When we have to randomly but fairly choose between two outcomes, we instinctively reach for the coin toss. It is because it is an article of faith that the two outcomes of heads and tails are equally likely. But the two sides of the coin are not identical, and hence that slight difference may make a difference in outcome probabilities. In fact, there are four possible forms of bias that may exist. It is possible that either heads or tails may come out on top slightly more frequently or that there is a same-side bias (i.e., the side that is on top when flipped is more likely to be on top when it falls) or an opposite side bias.
Hence this is really an empirical question that can be tested experimentally by tossing coins and counting the outcomes. We know that due to statistical fluctuations, any limited number of tosses are highly unlikely to result in exactly equal number of heads and tails even if the coin is completely unbiased. Statistically, the equal number result for a fair coin is a limit that is approached as the number of tosses gets larger and larger.
The Stanford statistician Persi Diaconis (who is also an expert magician) developed a physics model based on human coin tossing that predicted a same-side bias of 51%. A new study has tested his theory by flipping coins an incredible 350,757 times, a number that is large enough to draw fairly robust conclusions. The result seems to be in agreement with Diaconis’s model, with a slight bias in favor of coin falling with the same side up as it was when flipped. The result was 50.8% with 95% confidence limits of being between 50.6% and 50.9%.
The standard model of coin flipping was extended by Persi Diaconis who proposed that when people flip a ordinary coin, they introduce a small degree of ‘precession’ or wobble—a change in the direction of the axis of rotation throughout the coin’s trajectory. According to the Diaconis model, precession causes the coin to spend more time in the air with the initial side facing up. Consequently, the coin has a higher chance of landing on the same side as it started (i.e., ‘same-side bias’).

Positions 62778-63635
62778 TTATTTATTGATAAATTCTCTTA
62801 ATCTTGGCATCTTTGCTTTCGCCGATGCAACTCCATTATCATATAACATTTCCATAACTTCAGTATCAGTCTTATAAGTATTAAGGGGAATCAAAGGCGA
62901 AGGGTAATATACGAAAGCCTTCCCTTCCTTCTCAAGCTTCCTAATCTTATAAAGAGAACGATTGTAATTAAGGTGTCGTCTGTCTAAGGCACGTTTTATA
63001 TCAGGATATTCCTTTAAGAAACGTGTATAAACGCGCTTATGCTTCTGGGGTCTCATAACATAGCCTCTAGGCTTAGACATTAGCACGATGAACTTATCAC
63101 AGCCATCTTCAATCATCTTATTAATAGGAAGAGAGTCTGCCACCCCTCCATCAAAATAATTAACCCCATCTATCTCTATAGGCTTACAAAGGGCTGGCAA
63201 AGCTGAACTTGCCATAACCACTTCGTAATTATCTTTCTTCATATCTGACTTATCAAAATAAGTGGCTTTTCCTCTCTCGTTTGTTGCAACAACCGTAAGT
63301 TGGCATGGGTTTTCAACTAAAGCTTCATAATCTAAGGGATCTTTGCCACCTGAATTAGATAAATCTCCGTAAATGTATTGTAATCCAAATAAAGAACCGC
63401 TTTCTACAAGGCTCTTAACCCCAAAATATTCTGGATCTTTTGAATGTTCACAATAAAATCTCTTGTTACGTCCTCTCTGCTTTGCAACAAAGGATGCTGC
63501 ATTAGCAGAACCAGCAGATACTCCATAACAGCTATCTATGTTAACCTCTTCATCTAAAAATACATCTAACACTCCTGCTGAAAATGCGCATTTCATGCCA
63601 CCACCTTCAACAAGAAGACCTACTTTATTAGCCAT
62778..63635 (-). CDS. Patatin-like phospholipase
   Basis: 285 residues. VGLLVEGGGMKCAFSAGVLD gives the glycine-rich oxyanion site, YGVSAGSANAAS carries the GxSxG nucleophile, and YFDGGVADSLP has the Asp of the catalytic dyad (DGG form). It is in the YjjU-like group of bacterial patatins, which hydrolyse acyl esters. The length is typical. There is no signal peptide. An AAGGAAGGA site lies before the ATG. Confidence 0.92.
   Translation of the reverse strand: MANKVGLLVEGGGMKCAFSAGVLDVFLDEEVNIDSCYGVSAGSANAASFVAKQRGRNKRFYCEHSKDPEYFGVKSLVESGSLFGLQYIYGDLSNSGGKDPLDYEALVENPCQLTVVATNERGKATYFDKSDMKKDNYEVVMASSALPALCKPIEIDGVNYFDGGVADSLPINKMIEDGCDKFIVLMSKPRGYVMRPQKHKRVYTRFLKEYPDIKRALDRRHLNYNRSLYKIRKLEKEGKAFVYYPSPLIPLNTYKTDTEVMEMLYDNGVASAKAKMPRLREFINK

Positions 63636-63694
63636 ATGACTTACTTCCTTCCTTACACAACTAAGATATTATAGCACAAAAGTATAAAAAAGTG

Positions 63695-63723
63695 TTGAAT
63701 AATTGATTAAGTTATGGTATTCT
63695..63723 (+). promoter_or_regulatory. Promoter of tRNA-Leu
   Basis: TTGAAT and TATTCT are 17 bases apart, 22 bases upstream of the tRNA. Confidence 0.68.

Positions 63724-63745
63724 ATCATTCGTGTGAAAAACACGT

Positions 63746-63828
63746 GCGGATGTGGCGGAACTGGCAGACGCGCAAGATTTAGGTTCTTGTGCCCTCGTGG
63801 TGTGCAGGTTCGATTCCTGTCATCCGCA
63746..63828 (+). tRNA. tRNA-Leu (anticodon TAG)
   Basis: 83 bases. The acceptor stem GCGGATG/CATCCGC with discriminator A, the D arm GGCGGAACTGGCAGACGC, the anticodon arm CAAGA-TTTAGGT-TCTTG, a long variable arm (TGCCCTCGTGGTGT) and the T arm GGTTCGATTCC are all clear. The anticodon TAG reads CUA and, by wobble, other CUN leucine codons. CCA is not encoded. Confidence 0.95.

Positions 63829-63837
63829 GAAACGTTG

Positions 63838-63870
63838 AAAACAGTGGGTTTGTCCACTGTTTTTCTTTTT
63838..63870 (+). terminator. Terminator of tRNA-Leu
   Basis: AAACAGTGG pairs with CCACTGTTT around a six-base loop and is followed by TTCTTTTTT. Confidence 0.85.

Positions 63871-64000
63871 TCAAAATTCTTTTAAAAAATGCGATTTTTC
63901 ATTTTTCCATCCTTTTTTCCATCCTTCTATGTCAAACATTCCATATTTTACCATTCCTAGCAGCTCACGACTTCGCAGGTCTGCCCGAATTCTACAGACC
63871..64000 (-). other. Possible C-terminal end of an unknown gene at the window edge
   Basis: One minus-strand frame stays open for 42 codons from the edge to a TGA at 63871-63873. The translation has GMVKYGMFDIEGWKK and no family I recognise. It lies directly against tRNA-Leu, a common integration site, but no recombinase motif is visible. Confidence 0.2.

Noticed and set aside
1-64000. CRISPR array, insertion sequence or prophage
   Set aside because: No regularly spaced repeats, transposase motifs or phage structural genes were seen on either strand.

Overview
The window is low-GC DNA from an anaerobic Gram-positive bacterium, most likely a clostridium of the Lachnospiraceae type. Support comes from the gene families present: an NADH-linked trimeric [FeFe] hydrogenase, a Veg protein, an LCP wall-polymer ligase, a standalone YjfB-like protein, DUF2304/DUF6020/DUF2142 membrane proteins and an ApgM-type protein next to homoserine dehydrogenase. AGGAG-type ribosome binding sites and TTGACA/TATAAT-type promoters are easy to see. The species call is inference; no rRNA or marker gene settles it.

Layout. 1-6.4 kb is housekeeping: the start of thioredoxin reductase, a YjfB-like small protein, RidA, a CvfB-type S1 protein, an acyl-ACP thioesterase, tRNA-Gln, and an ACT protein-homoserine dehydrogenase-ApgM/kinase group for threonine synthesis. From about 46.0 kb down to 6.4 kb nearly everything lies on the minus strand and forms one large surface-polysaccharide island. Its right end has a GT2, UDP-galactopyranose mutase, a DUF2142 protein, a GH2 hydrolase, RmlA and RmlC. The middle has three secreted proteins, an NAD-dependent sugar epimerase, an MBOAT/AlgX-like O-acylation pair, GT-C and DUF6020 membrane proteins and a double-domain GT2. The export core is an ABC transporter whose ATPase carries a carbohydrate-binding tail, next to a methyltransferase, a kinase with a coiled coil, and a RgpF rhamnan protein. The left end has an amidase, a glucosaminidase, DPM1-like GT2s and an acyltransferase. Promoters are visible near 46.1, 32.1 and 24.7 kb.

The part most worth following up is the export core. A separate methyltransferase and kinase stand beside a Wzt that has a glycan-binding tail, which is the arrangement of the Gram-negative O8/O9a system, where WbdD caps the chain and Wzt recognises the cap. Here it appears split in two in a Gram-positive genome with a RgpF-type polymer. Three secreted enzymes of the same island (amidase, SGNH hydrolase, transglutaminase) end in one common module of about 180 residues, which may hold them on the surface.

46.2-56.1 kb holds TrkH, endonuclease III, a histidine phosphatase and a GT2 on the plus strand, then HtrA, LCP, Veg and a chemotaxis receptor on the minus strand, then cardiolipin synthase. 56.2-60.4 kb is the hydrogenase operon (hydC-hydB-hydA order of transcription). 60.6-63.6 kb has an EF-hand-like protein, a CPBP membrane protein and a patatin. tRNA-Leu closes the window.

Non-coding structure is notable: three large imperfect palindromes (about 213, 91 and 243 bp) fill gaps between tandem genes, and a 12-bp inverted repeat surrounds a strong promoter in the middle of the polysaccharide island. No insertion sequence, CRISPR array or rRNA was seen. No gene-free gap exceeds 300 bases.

In order to get such a large number of tosses, 48 of the co-authors of the paper tossed coins of 46 different currencies and denominations to get the huge number of data points. One of them did as many as 20,100 flips while another (clearly a slacker) did just 701. There was considerable variation among the flippers, with the same-side bias ranging from 0.487 to 0.601.
This variability is consistent with Diaconis’ model, in which the same-side bias originates from off-axis rotations (i.e., precession or wobbliness), which can reasonably be assumed to vary between people. Future work may attempt to verify whether ‘wobbly tossers’ show a more pronounced same-side bias than ‘stable tossers’.
So what are the implications for this, especially when it comes to betting?
Could future coin tossers use the same-side bias to their advantage? The magnitude of the observed bias can be illustrated using a betting scenario. If you bet a dollar on the outcome of a coin toss (i.e., paying 1 dollar to enter, and winning either 0 or 2 dollars depending on the outcome) and repeat the bet 1,000 times, knowing the starting position of the coin toss would earn you 19 dollars on average. This is more than the casino advantage for 6 deck blackjack against an optimal-strategy player, where the casino would make 5 dollars on a comparable bet, but less than the casino advantage for single-zero roulette, where the casino would make 27 dollars on average. These considerations lead us to suggest that when coin flips are used for high-stakes decision-making, the starting position of the coin is best concealed.
So there you are. Science news you can use for profit!